In contrast to strategy theory, internalization theory does not examine supply chains from the standpoint of an individual firm but from the standpoint of the economic system as a whole. Some supply chains may be coordinated purely by market transactions between independent firms, each of which is responsible for a single stage of production, while others may be coordinated by a single firm that controls every stage of production. In between are numerous configurations. Internalization theorists argue that in the long run, competition will drive down supply chain costs so that only the most efficient method of supply chain coordination can survive. This will typically involve some combination of market and management, rather than relying solely on one or the other. It is a mistake to suppose that some firm always masterminds or orchestrates a supply chain, as it is only under specific circumstances that this is the most efficient solution.

Internalization theory explains the growth of offshoring and outsourcing in terms of changing underlying economic fundamentals, rather than as a consequence of autonomous innovations in business strategy. Given geographical differences in natural resource endowments, offshoring is always worthwhile when impediments to trade (e.g., tariffs and transport costs) are low, and outsourcing is usually worthwhile when knowledge is public and contracts are easy to enforce. From an internalization perspective, recent growth in offshoring has been driven by trade liberalization, falling transport costs and faster communication, while outsourcing has been stimulated by the emergence of new suppliers and greater security of property rights.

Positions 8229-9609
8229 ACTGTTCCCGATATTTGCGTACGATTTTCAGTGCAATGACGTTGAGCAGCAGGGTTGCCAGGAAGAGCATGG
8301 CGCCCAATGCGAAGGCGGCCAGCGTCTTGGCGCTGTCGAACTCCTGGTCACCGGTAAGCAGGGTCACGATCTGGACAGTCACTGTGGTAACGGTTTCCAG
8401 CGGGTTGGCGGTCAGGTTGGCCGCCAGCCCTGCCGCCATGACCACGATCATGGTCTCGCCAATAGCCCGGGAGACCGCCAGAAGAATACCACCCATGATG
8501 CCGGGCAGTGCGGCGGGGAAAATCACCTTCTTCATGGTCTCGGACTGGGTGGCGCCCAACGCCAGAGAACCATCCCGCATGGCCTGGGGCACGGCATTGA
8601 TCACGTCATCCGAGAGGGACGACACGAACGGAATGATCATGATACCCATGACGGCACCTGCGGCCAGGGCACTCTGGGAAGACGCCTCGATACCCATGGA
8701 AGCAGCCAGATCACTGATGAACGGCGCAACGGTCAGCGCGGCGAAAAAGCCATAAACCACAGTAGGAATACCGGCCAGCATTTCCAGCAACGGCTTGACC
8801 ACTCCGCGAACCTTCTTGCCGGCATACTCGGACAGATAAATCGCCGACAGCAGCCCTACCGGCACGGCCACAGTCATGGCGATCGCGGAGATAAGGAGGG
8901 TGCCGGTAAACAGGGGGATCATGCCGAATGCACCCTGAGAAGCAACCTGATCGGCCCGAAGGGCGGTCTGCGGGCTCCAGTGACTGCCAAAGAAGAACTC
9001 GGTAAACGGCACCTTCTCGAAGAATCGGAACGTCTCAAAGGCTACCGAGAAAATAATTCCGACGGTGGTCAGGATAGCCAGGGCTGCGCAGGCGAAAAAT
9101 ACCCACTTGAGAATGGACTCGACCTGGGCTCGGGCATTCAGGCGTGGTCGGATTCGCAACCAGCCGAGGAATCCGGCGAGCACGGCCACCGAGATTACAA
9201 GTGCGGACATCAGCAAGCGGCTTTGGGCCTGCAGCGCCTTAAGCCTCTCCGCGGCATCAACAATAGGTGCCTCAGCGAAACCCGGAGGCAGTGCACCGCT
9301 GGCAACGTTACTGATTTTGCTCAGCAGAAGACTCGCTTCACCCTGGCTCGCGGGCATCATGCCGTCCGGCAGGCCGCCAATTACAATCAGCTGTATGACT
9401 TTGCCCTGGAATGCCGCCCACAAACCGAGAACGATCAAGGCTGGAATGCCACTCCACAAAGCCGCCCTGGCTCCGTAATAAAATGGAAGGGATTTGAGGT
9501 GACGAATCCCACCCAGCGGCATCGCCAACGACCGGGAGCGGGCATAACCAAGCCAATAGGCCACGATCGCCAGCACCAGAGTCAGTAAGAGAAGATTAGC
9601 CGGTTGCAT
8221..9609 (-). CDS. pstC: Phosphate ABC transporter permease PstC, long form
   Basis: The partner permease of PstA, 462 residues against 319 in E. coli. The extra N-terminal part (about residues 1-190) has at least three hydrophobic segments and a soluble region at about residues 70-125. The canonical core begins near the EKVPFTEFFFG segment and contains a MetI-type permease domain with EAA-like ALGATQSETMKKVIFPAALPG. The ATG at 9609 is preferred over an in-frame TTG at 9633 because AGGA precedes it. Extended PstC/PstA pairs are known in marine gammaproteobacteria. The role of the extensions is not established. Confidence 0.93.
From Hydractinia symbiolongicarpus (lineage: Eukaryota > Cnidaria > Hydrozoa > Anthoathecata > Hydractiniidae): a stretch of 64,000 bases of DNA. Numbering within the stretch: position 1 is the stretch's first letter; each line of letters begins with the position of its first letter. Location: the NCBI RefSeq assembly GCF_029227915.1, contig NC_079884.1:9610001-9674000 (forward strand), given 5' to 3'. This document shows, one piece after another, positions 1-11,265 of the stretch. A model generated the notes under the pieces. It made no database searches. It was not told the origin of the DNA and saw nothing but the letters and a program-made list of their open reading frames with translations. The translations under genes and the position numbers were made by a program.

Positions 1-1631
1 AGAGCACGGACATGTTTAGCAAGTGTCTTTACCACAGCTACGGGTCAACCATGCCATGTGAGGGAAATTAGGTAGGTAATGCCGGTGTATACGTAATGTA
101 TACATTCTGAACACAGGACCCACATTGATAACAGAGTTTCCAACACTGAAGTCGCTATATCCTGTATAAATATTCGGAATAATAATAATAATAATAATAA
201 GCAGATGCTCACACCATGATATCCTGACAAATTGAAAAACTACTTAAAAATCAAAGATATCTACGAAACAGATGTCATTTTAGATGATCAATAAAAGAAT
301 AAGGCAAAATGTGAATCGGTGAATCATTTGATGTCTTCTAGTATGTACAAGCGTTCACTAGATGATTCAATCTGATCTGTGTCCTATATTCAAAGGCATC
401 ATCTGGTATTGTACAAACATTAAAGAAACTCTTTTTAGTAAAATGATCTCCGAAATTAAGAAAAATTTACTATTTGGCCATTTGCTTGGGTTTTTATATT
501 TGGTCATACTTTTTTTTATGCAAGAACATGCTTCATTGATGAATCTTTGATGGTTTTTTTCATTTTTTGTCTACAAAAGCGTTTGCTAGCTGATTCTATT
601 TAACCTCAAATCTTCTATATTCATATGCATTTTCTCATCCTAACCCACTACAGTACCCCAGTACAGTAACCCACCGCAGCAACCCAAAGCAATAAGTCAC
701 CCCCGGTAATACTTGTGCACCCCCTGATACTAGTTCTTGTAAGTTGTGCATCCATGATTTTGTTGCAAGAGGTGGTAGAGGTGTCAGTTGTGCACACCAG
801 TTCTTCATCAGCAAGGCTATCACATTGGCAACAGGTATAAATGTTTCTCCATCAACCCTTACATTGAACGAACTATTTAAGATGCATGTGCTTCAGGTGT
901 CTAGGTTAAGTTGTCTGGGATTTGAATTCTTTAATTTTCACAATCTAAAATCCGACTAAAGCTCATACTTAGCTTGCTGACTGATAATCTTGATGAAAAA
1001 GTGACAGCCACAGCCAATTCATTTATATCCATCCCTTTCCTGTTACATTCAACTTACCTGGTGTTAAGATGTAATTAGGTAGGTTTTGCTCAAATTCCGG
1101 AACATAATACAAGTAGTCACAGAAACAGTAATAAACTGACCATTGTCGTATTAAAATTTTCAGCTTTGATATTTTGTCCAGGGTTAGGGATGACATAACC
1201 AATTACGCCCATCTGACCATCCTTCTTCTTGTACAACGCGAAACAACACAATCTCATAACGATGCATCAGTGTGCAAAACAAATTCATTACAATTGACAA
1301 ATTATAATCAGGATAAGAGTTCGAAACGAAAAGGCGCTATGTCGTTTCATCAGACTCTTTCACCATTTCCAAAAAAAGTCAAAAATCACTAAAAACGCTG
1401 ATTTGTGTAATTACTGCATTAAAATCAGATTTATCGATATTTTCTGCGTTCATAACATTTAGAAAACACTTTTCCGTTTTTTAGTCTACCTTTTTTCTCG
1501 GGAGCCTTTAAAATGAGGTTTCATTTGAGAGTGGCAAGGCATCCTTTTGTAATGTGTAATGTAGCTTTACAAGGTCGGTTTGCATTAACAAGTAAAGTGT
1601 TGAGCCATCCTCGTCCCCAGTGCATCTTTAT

The rest of this article is only available to active members of Questia

Sign up now for a free, 1-day trial and receive full access to:

  • Questia's entire collection
  • Automatic bibliography creation
  • More helpful research tools like notes, citations, and highlights
  • Ad-free environment

Already a member? Log in now.

Notes for this article

Add a new note
If you are trying to select text to create highlights or citations, remember that you must now click or tap on the first word, and then click or tap on the last word.
One moment ...
Project items

Items saved from this article

This article has been saved
Highlights (0)
Some of your highlights are legacy items.

Highlights saved before July 30, 2012 will not be displayed on their respective source pages.

You can easily re-create the highlights by opening the book page or article, selecting the text, and clicking “Highlight.”

Citations (0)
Some of your citations are legacy items.